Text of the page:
The price of renting a one-bedroom apartment in San Francisco has dropped for the second month in a row, CNBC reports.
According to data from apartment rental platform Zumper, rental rates are down 12% year over year in June.
That is the largest decline in the country and a record slip for San Francisco rent prices, according to Zumper.
"Zumper has been tracking rent prices across the country for over 5 years, but we have never seen the market fluctuate quite like this," Zumper co-founder and CEO Anthemos Georgiades said. "For example, rent prices in San Francisco have historically only gone up and typically only incrementally, yet now we are seeing double-digit percent rent reductions. This is unprecedented for this generation of renters."
Georgiades told CNBC the numbers reflect pricing since tech companies like Twitter and Facebook told employees they can work remote permanently.
Rental rates dropped for two consecutive months in San Francisco based on 9,000 listings that Zumper analyzed.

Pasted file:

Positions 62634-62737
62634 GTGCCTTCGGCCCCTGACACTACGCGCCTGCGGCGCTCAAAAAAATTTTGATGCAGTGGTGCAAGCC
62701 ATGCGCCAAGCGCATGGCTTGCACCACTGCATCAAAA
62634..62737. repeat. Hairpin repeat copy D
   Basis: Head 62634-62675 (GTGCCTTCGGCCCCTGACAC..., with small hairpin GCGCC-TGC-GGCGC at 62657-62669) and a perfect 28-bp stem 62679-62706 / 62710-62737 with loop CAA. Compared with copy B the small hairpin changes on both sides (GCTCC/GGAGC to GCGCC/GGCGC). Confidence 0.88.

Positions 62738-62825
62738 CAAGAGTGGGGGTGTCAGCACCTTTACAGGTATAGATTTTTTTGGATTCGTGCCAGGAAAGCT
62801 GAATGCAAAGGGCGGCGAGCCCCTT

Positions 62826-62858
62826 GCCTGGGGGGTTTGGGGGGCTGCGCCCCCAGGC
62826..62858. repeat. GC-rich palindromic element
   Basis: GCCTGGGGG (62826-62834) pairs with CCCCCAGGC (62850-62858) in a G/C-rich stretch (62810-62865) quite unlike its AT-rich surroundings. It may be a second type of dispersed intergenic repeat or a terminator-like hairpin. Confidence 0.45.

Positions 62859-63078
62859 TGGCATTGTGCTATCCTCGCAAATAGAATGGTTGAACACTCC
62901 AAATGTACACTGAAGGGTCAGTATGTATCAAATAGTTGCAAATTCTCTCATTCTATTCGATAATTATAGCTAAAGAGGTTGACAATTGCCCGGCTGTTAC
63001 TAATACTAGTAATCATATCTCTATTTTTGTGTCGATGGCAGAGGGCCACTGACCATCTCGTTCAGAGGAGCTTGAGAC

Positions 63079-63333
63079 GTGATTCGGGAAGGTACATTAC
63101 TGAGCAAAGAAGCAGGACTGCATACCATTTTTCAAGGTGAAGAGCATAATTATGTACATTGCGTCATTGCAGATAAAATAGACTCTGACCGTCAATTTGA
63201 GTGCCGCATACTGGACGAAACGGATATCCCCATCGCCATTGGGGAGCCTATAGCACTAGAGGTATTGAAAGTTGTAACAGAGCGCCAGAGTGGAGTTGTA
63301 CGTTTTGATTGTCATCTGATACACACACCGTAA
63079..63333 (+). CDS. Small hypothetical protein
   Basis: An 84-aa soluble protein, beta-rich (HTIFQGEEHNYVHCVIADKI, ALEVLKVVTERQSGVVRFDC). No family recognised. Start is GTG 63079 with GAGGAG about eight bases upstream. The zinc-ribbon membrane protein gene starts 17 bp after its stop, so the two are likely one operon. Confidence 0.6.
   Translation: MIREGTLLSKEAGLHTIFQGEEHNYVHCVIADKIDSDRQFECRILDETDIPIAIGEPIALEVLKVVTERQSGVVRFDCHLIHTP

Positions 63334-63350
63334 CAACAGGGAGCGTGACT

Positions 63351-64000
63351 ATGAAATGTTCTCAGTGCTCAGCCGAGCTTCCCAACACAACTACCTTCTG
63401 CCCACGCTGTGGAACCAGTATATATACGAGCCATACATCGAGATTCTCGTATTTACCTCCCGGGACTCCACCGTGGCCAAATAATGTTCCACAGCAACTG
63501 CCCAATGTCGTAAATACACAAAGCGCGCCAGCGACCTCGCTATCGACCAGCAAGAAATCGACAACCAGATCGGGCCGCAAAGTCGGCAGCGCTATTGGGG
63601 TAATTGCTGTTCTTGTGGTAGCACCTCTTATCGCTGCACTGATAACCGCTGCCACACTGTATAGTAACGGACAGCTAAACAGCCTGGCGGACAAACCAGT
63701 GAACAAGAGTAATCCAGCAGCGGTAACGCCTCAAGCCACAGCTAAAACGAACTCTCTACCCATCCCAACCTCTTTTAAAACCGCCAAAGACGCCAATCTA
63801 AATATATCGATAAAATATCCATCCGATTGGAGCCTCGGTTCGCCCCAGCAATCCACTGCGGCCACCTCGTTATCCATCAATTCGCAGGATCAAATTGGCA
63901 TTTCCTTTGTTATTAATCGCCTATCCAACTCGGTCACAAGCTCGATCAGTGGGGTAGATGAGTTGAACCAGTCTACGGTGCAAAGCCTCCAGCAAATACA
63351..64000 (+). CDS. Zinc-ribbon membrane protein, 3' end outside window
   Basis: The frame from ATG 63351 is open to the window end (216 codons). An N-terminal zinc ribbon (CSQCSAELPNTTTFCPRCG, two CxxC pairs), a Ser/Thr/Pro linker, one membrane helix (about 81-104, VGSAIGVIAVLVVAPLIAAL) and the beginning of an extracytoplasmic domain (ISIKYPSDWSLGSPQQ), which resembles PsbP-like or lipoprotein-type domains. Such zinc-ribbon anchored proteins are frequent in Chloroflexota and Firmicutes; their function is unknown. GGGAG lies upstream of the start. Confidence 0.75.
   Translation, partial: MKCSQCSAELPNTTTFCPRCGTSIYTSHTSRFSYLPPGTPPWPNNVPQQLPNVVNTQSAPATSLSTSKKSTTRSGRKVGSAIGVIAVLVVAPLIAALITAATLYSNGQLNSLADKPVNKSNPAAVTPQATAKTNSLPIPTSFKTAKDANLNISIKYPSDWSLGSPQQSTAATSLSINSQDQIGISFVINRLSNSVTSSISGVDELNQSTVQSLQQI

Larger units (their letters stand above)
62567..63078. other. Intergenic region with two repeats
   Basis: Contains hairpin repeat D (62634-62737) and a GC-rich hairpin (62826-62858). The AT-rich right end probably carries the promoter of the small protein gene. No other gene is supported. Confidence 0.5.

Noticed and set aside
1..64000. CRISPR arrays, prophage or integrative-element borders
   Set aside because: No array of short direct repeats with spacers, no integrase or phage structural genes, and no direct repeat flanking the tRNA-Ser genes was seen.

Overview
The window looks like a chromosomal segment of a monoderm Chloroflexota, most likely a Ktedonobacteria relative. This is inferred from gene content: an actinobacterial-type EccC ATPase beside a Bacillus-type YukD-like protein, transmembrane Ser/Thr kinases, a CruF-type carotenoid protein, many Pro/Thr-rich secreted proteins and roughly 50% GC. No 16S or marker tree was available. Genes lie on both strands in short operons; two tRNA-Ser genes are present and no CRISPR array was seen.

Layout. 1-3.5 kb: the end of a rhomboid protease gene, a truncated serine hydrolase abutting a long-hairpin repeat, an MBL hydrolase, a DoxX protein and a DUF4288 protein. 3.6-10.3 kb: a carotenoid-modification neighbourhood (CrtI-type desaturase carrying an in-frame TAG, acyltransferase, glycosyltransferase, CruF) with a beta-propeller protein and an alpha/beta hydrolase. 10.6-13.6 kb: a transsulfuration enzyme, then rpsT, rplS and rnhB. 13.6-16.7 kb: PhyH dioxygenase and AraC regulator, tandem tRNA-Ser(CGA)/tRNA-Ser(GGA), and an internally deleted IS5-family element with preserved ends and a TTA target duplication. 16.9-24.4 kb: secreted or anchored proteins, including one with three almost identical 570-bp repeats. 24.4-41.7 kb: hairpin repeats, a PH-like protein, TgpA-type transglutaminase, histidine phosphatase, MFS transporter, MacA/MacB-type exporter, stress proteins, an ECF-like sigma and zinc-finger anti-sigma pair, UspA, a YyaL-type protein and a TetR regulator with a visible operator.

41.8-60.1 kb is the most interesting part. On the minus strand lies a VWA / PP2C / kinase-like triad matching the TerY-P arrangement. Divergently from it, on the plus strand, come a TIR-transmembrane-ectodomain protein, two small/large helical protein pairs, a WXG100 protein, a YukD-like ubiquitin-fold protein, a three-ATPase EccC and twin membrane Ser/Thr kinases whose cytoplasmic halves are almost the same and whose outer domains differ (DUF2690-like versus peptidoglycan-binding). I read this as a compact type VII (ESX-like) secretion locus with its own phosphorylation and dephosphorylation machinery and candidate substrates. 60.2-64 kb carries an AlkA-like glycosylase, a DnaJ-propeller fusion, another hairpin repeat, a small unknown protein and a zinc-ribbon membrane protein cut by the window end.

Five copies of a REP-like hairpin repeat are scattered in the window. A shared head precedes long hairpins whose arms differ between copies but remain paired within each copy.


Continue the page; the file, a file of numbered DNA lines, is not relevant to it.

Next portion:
Zumper found the median rental price for a one-bedroom apartment in San Francisco fell 11.8% year over year, from $3,720 to $3,280. In May, the drop was 9%.
The average cost to rent an apartment in the country was $1,229 per month in June.
Because workers are not tied to a city anymore, Georgiades said the city's real estate market is quickly changing.
He said tech employees can now look "outside of dense metropolitan areas for their next home now that their commute time is no longer a factor."
He said the dip in rental rates is due to "pandemic pricing," adding "unprecedented number of Americans are unemployed and landlords are having to adjust to this in their rent renewals or vacancy price asks."
An economist at Redfin told CNBC that lower rents can also impact potential homebuyers in San Francisco.
"If rents continue to decline in the city, we could also see some landlords opting to sell and would-be buyers deciding to continue renting," said Schery Bokhari, who also noted the inventory of homes for sale in San Francisco is up 18% year over year.
"The jump in inventory in San Francisco may indicate less desire for homes in the expensive urban center as buyers envision a permanent shift towards remote work and seek out larger homes and affordability further from the city," Bokhari said.
Zumper also found rental prices in markets just outside major metropolitan areas are up. Some examples include Providence, Rhode Island, and Sacramento, California, where rental prices are up about 5%.
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